And it may be better to directly model the inner surface with its own set of curves rather than generating it with a surface offset.

- MIchael

Attachments:
koi_network.3dm

From: Koi
31 Jul   [#13] In reply to [#11]
Hey Brian,
Ißm not sure, if I understood completely right.. I tried to trim and to b.diff, but in both cases there remains a thin surface, like you can see in one of the fotos..
Do I understand you right?
-Koi
From: Koi
31 Jul   [#14] In reply to [#12]
Hey Michael,
"So therefore the surface normal that a surface offset will go along will be like this"
Ok, I understand that, but I need the small surfaces straight. This object should be a rain hood for bull's eye. so I need a straight side to be able to glue it down, I´ve got a picture for you. I want to build it with a 3D printer.
Is tehre any possiblity for that?

"And it may be better to directly model the inner surface with its own set of curves rather than generating it with a surface offset."

I´m not sure what you mean.. Actually I built that solid ffrom a surface with ´shell´. Firstly I tried to built it with profiles and networks. When I joined them in the end, I just got a joined surface every time..

On the other pictures, I tried to trick out the normals, but that did´nt work :D

-Koi
From: bemfarmer
31 Jul   [#15] In reply to [#14]
I think that "surface offset" equals "shell".

One technique is to make the object a little bit longer, and trim off excess. But first the edge fold (surface fold), must be prevented.

Zooming in, it seems that the shell is causing an edge to fold back on itself, so avoiding shell would seem to be in order.

-Brian

I did move the trim plane by a tenth of a mm, or so.
From: Michael Gibson
31 Jul   [#16] In reply to [#14]
Hi Koi,

re:
> I´m not sure what you mean.. Actually I built that solid ffrom a surface with ´shell´. Firstly I tried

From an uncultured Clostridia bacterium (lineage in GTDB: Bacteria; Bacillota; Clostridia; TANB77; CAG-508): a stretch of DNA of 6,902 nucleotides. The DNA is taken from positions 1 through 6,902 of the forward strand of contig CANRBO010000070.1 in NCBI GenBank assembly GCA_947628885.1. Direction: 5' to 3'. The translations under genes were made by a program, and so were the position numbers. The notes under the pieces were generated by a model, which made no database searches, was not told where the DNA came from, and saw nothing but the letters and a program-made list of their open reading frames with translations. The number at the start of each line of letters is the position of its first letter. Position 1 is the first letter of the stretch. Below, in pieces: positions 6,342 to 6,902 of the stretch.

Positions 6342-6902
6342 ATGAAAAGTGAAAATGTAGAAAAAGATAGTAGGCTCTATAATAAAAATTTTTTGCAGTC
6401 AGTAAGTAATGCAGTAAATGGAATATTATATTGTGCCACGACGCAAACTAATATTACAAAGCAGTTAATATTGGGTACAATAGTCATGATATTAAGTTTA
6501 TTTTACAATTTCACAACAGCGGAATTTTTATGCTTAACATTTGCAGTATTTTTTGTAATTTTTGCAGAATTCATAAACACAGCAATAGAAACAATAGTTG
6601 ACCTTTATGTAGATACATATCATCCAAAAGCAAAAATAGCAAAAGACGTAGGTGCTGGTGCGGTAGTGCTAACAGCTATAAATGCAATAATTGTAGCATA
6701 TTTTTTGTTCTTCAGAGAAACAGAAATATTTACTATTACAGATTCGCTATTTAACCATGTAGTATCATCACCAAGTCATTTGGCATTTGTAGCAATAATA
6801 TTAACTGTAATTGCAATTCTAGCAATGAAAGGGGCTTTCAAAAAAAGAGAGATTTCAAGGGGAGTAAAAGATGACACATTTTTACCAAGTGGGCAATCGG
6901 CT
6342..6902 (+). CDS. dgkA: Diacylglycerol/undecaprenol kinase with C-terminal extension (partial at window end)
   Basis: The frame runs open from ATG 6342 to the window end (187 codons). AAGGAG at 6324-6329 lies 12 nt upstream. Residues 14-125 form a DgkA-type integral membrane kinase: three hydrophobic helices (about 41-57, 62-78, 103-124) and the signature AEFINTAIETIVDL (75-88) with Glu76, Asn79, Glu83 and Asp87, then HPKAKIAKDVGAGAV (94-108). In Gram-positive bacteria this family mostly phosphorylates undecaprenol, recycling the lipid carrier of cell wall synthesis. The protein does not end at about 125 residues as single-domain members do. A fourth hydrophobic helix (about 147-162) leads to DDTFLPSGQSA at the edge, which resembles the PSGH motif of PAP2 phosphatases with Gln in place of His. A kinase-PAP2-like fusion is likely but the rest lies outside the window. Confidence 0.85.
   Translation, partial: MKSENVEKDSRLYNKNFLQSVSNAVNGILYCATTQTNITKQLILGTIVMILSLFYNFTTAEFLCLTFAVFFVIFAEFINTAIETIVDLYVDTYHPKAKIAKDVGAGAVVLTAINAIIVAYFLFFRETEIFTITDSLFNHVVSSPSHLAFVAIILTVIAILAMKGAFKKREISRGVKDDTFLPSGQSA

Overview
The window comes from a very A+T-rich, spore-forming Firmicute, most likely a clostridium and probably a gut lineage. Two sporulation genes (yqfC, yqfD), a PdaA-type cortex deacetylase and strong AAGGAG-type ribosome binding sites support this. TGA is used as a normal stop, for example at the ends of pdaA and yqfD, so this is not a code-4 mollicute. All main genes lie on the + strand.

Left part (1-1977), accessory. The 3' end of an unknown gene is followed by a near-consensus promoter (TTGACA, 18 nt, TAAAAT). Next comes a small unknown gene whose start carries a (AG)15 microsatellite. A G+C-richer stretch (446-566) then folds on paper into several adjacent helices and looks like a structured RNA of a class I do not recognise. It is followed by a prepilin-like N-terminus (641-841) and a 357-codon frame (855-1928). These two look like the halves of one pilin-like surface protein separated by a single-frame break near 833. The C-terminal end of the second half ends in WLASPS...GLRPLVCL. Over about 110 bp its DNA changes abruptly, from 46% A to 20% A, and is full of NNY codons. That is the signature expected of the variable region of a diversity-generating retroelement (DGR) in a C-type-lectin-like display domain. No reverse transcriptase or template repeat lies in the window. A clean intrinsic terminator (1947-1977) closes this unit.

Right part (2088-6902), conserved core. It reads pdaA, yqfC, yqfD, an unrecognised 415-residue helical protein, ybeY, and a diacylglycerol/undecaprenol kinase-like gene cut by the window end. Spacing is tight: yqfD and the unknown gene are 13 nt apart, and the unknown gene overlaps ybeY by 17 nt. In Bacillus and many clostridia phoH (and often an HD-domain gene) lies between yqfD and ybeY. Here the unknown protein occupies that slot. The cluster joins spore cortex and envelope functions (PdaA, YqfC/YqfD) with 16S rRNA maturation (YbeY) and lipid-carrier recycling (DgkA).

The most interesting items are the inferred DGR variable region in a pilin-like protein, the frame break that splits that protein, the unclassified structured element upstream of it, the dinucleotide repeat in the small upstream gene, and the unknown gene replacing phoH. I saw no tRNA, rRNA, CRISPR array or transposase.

> to built it with profiles and networks. When I joined them in the end, I just got a joined surface
> every time..

The way Shell works for thickening an open surface is it builds a surface offset and then connects the edges.

Instead of using a surface offset method (including shell) it could be better to draw a second set of curves for the inner surface, creating it in the same way the outer surface was created.

- Michael
From: Michael Gibson
31 Jul   [#17] In reply to [#14]
Hi Koi, here's a version built using Network twice, once for the outer surface and then a second network for the inner surface.

- Michael

Attachments:
koi_network2.3dm

From: Koi
2 Aug   [#18]
Hey Brian and Michael,
I thank you so much! I love to learn how MoI and Nurbs are going!
I tried to make it solid with network aswell, but this was not possible, because I did not take a second profile on the sides to prevent overlapping?
Thanks so much, thid forum makes it defintely bigger!

thanks a lot,
Koi
From: Koi
1 Sep   [#19]
Hey guys,
it´s me again with a new question :)
I build a beautiful objetct with the sweep tool. And made this solid.
On the object is like a small seam to see, i made a screenshot aswell. Is it possible to get a nearly same result without that?

Best regards,

Koi

P.S. I am still working with V4 and, as you can see, not a real pro. Do you think I should switch on v5?

Attachments:
question_koi.3dm

Image Attachments:
Screenshot 2022-09-01 085632.png

From: Michael Gibson
1 Sep   [#20] In reply to [#19]
Hi Koi, the problem is basically trying to do too much all in one single surfacing operation. If you try to force a sweep to go through too many shape changes it can result in a stressed surface that can have warping in the surface as it sort of tries to simultaneously pivot and stay squished together.

One method that might be good would be to use a one rail sweep like this: (with Twist = Flat option set)

That's going to make a more relaxed surface and then the top can be formed by a separate surface with a fillet or blend to transition between them:

Compare the surface control points between this sweep and your previous one, note how there is a lot heavier points and some strained areas where things are kind of bunching up. When you get the kind of "seam" like you were seeing it's sort of like too many forces applying stretching, shearing and rotation all at once in a small area and making little bumps.

- Michael

Attachments:
question_koi2.3dm

Image Attachments:
koi_sweep1.jpg  koi_sweep2.jpg  koi_sweep_points1.jpg  koi_sweep_points2.jpg